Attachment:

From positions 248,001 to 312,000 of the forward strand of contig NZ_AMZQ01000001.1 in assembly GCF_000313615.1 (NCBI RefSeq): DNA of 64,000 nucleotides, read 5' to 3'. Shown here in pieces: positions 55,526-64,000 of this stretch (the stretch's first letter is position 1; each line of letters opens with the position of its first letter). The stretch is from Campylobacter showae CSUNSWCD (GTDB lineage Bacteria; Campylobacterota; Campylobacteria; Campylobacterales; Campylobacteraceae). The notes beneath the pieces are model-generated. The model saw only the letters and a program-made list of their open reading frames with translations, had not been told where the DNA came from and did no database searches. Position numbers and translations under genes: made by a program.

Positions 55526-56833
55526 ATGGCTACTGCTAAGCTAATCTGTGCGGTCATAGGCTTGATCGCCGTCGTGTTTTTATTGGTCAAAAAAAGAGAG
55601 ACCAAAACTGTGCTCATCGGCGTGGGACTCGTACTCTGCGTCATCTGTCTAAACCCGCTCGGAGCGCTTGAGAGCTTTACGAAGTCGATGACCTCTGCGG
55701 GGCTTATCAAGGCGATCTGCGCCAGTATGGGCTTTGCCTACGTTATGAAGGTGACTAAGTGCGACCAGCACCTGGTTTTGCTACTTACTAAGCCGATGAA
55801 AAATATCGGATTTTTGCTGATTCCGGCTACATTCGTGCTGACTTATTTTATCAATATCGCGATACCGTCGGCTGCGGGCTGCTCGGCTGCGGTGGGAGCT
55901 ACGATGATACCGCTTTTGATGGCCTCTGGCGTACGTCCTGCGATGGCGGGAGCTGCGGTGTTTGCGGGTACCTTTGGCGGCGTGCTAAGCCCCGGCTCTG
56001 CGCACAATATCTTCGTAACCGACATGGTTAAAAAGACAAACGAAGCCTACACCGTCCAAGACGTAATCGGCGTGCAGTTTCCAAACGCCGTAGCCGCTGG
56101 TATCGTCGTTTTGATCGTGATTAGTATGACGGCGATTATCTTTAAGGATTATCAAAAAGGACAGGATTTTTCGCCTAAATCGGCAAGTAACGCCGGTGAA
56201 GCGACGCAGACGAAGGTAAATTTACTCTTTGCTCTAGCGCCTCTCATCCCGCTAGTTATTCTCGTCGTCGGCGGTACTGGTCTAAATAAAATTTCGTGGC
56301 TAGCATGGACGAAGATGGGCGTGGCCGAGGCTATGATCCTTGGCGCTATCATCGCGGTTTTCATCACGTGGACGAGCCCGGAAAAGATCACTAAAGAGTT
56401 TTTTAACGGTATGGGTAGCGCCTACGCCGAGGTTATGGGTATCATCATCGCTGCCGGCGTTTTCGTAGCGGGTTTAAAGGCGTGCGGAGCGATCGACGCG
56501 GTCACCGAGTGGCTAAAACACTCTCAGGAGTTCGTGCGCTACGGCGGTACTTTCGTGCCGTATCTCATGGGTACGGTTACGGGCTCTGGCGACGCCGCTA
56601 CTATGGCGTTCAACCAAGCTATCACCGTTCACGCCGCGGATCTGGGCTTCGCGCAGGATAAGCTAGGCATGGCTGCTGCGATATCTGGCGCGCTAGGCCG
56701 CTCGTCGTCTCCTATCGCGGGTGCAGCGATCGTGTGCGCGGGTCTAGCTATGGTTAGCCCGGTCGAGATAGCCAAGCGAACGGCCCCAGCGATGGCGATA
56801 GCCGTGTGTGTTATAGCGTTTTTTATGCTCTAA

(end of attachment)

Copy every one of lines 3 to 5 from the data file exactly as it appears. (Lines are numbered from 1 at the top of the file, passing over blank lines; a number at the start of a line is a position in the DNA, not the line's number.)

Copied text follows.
55526 ATGGCTACTGCTAAGCTAATCTGTGCGGTCATAGGCTTGATCGCCGTCGTGTTTTTATTGGTCAAAAAAAGAGAG
55601 ACCAAAACTGTGCTCATCGGCGTGGGACTCGTACTCTGCGTCATCTGTCTAAACCCGCTCGGAGCGCTTGAGAGCTTTACGAAGTCGATGACCTCTGCGG
55701 GGCTTATCAAGGCGATCTGCGCCAGTATGGGCTTTGCCTACGTTATGAAGGTGACTAAGTGCGACCAGCACCTGGTTTTGCTACTTACTAAGCCGATGAA